Similar to tau, Akt, which is altered in HD brain, can directly phosphorylate mutant huntingtin protein, which can protect against aggregation and neuronal toxicity (Humbert et al., 2002). Downregulation of Akt has also been shown in a HD animal model (Colin et al., 2005). As mentioned above, the Hsp90/Cdc37 complex can impact Akt stability (Basso et al., 2002). Another pathway of interest in HD pathogenesis with relation to Cdc37 is the I kappa B kinase (IKK)/nuclear factor kappa-light-chain-enhancer (NFkB) inflammatory response, which can be chronically upregulated in HD (Rosenstock et al., 2012; Bowles and Jones, 2014). The IKK kinase complex is responsible for activating the NFKB transcription factor, which triggers expression of the inflammatory genes. Recruitment of Cdc37 to Hsp90 is required for proper IKK catalytic activation (Hinz et al., 2007). Interestingly, IKK inhibitors show neuroprotection in a brain slice HD model (Reinhart et al., 2011). Celastrol can inhibit IKK (Lee and Kim, 2017), which is suggested to be a direct action, but it is possible that disruption of the Cdc37/Hsp90 complex may also contribute (Zhang et al., 2009). Overall, these evidences suggest the Hsp90/Cdc37 complex deserves further investigation as a therapeutic target in HD.
Overall, Hsp90 and Cdc37 regulates many neurodegenerative disease-linked proteins (Figure 1). Experimental evidence suggests that client proteins may be differentially affected based on their strength of Hsp90/Cdc37 binding, which may allow for targeting a specific subset of clients without affecting the whole pool. Recent work has started to characterize these interactions (Verba and Agard, 2017), but additional studies are needed to better clarify these differences and how they are affected in disease. The ability to regulate many pathways through a single protein complex is exciting, but it is unlikely that any single protein complex will be the sole solution for any neurodegenerative disease. These diseases are very complex and may be more of a spectrum than individual disorders (Villemagne et al., 2015). However, additional research is still needed to better understand the benefits of targeting Cdc37, as well as other exciting targets, in these diseases. It is also important to note that there are other neurodegenerative diseases that were not discussed in this review, such as amyotrophic lateral sclerosis (ALS). In ALS, there are some unique pathways as well as many overlapping with those diseases discussed, including data to suggest the Hsp90/Cdc37 pathway (Jinwal et al., 2012). While the effects of Hsp90 inhibitors in neurodegenerative models of disease has been tested, the investigation of targeting Hsp90/Cdc37 is still underexplored. Celastrol and Withaferin A, along with Hsp90 inhibitors, like 17-AAG, albeit not specific to Cdc37, can regulate this interaction. Perhaps with the development of the next phase of Hsp90 inhibitors more tools will be available to target this complex (Neckers et al., 2018). In addition, the recent discovery of novel drugs that regulate the Hsp90/Cdc37 interaction, like platycodin D and Kongensis A (Li et al., 2016, 2017), provides new avenues for investigation.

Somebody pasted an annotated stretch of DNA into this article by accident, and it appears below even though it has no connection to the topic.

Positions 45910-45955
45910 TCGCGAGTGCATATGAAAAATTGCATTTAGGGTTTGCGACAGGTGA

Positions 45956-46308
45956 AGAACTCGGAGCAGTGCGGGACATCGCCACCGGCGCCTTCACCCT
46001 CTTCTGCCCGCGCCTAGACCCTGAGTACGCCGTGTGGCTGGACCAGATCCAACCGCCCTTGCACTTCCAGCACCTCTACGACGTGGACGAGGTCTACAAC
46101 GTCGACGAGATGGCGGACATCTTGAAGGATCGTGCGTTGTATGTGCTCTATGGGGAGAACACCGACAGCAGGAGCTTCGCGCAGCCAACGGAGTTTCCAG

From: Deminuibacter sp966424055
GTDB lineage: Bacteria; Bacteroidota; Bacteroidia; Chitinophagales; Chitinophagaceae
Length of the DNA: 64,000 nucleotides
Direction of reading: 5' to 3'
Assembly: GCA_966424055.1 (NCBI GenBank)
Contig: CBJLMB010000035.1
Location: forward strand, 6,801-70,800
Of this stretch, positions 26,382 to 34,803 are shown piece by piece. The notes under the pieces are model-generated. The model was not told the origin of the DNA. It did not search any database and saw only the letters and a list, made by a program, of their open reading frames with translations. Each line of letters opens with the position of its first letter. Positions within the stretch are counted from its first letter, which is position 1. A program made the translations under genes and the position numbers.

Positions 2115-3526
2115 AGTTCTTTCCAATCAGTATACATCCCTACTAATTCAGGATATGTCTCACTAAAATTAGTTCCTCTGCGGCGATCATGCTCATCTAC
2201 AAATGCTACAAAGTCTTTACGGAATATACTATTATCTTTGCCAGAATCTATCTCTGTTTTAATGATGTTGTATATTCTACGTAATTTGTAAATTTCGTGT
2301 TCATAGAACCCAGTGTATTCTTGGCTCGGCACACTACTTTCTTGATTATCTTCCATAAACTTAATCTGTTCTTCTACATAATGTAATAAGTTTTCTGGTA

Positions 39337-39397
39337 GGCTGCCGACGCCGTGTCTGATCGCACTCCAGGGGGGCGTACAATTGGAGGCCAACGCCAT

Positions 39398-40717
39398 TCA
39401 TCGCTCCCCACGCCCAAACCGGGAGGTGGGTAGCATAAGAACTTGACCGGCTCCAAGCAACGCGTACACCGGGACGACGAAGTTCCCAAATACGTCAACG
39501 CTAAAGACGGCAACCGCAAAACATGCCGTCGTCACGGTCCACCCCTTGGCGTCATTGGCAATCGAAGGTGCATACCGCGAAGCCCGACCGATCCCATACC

Figure 1. Schematic representation of Hsp90/Cdc37 regulated major kinases and proteins linked to neurodegenerative diseases. AD, Alzheimer’s disease; PD, Parkinson’s disease; HD, Huntington’s disease.
LG and GL equally contributed to write this review with support from UJ and LB. UJ supervised the project.
Conflict of Interest
The authors declare that the research was conducted in the absence of any commercial or financial relationships that could be construed as a potential conflict of interest.
The authors thank College of Pharmacy, USF-Health and Office of Undergraduate Research, USF for providing supports.
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Keywords: Hsp90, chaperone, Cdc37, kinase, Alzheimer’s, Huntington’s, Parkinson’s
Citation: Gracia L, Lora G, Blair LJ and Jinwal UK (2019) Therapeutic Potential of the Hsp90/Cdc37 Interaction in Neurodegenerative Diseases. Front. Neurosci. 13:1263. doi: 10.3389/fnins.2019.01263
Received: 26 July 2019; Accepted: 06 November 2019;
Published: 21 November 2019.
Edited by:Miklos Santha, Biological Research Centre (MTA), Hungary
Reviewed by:Mehdi Mollapour, SUNY Upstate Medical University, United States
Andrew Truman, The University of North Carolina at Charlotte, United States
Gennady Verkhivker, Chapman University, United States
Copyright © 2019 Gracia, Lora, Blair and Jinwal. This is an open-access article distributed under the terms of the Creative Commons Attribution License (CC BY). The use, distribution or reproduction in other forums is permitted, provided the original author(s) and the copyright owner(s) are credited and that the original publication in this journal is cited, in accordance with accepted academic practice. No use, distribution or reproduction is permitted which does not comply with these terms.
*Correspondence: Umesh K. Jinwal, email@example.com
†These authors have contributed equally to this work